Our team uses V5 Smart motors and for some unknown reasons clamp motor breaks down and we broke down 3 motors and 10 ports trying to figure out whats happening .Motor isn’t warm its cool and motors are kinda working when we plug the cable(btw we tried to different cables) motor resists us and it is shown at devices tab but we can’t control the motor. RPM and revolution things at devices tab is also kinda broken.
So, you’ve broken some ports.
I have three questions.
- Have you used the same motor in the clamp, every time?
- What do you mean by “breaking down”?
- Do the same motors work fine on different brains?
1.We used 3 different motors in the clamp(and all of them broke down).
2.It doesn’t works properly(It resists to movements but it doesn’t do anything else)
3.Nope, they do not.
Okay, I have a few more questions to ask.
- How much force is the clamp moving with? I’m looking for an estimate here.
- Do the motors move in any way when powered?
- What force are you making the motors move with in the code?
A picture of the clamp would also be nice to have.
Sorry for my late reply,
1.It shouldn’t be moing more than 1.6(I’m estimating btw Im not sure about this one)
2What do you mean move in?
3Max %100 torque
V5 motors fail in different failure modes. From what you describe, it looks like a shorted H bridge.
Let me reiterate your symptoms, is this correct?
- The motor is visible in device info
- The motor ignores commands
- It’s hard to turn it extrenally
- Does the port on the motor light up red? Does it blink red when selected in the device info screen?
- If you try to control it from the device info, does the motor emit any sound? (clicking, high-pitch noise)
- Does the device info position/rpm update when you try to rotate it externally?
Yes exactly what you said it is visible in device info,the motor ignores everything and its hard to turn externally
1 Yes it does,it slowly blinks red
2 No,there are no sound
3 No it doesn’ updates.
And what do you mean by shorted H bridge?
TL;DR: burnt electronics inside the motor in a specific way, which you can’t fix.
Inside the motor, you could identify several subsystems that, if failed, show different symtoms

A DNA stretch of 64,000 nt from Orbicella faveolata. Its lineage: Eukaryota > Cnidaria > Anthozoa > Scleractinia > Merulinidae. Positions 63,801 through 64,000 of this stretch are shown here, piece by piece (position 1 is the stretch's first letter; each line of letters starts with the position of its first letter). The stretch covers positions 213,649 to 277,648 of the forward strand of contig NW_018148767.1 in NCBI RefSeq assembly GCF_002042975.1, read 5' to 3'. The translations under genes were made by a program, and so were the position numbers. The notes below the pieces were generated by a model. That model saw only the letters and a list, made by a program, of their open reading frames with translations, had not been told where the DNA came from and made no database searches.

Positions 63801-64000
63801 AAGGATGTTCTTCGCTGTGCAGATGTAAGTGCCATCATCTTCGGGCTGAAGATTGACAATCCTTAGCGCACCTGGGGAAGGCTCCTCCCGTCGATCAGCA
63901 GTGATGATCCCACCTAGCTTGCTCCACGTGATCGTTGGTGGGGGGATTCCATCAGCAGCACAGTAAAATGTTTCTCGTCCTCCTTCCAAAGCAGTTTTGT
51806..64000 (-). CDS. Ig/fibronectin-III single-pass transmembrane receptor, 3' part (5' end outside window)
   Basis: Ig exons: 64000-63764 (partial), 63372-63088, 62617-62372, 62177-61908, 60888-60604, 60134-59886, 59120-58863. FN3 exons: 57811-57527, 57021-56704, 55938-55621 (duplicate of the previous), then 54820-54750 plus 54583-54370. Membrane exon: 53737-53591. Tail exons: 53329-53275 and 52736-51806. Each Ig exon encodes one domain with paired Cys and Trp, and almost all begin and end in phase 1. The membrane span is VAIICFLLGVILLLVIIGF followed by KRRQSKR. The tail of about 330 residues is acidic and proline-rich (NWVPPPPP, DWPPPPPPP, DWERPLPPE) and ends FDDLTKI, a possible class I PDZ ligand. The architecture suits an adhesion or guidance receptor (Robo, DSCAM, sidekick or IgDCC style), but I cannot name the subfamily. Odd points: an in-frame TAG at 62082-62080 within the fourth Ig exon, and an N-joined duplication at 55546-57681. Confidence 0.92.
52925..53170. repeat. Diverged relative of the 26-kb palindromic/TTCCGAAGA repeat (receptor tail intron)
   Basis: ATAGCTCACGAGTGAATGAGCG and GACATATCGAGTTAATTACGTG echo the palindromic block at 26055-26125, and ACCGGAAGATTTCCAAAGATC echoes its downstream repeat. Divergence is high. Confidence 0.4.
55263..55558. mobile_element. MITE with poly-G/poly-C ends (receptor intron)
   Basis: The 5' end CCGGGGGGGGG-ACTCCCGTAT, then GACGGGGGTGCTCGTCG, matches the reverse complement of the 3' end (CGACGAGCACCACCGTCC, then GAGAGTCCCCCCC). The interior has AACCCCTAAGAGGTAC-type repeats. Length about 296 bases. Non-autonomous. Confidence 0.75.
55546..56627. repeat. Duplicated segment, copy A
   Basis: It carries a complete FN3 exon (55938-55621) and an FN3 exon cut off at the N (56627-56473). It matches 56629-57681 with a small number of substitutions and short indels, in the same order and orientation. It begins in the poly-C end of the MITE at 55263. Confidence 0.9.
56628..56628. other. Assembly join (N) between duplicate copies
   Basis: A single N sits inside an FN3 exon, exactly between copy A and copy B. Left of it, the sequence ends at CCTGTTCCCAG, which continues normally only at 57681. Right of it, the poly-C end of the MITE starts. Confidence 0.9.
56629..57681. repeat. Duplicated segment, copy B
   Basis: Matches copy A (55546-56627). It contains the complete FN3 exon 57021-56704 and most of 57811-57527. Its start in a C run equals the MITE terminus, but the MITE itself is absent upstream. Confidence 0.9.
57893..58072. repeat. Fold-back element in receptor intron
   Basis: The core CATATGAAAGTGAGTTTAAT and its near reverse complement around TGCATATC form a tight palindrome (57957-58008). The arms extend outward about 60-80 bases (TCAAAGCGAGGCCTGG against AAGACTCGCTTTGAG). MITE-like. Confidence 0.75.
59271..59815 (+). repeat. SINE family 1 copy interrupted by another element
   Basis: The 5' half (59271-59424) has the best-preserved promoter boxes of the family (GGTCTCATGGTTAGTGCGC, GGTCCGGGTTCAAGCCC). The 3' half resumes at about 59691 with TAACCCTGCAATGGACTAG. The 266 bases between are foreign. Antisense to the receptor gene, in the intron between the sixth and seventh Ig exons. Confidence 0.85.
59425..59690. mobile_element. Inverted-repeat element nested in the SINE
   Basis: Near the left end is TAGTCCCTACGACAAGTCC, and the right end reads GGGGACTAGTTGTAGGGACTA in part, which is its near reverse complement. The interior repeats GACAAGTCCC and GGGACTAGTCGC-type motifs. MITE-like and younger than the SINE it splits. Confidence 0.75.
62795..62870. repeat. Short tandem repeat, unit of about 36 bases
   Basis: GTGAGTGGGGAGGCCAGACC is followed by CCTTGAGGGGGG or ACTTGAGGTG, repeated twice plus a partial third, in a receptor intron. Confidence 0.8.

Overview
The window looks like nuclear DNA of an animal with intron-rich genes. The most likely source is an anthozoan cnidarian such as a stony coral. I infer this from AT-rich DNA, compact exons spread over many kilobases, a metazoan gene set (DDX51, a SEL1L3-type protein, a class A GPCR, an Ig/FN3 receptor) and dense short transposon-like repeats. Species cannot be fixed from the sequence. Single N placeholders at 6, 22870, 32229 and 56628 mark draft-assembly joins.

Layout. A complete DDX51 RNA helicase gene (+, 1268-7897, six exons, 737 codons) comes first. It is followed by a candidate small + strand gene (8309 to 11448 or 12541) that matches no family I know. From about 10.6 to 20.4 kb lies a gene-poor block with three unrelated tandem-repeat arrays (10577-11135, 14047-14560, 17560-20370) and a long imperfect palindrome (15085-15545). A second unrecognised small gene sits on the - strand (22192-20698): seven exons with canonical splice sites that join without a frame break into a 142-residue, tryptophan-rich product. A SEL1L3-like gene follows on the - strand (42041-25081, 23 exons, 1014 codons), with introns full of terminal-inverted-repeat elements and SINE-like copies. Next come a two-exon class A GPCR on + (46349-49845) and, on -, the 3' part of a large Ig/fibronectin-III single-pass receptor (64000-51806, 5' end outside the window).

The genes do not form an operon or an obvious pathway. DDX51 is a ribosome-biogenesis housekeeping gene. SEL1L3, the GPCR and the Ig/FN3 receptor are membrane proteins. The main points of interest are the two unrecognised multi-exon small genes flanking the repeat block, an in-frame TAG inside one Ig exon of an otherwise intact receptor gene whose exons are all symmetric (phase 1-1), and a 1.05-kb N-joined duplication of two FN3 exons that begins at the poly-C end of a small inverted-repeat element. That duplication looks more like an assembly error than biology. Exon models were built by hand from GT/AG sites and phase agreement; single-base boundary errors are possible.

- The RS485 transceiver - translates the signals on the wire to the levels acceptable to the MCU. It’s on the forefront and most exposed to damage by static electricity, issues with long wires etc. If it dies, no communication - motor won’t be visible to the brain. The chip (SN65HVD1782) is made to be in such a harsh environment, it should survive 16kV static discharge as well as 30V overvoltage on data pins.
- Local power supply - produces low voltage for the MCU. If it fails, everything else would fail in one way or another.
- The MCU (LPC824 I think) - controls everything. If broken, the motor won’t communicate either.
- The optical encoder - An LED + 2 photo-transistors that sense the rotation of the internal gears.
- H-bridge driver - A chip sequencing the control of the H-bridge switches that engage the motor.
- The H-bridge - a quad of FET transistors that actually apply the voltage to the motor. The arrangement allows to control the direction of the motor motion, braking modes and, using pulse-width modulation from the driver chip, the speed and torque of the motor. If one leg burns through, the motor, even unpowered, would behave as in brake mode. The MCU won’t know if the bridge is burnt and would still try to drive the bridge, where the driver chip would prevent overcurrent flowing through the H-bride. Some cases of this lead to the high-pitched sound.
What is interesting, though, is your observation of no updates from the encoder. The motors with dead H-bridge that I have seen always had working encoder.
Thank you, so it is beyond our control but how can we prevent it?
1.6 of what?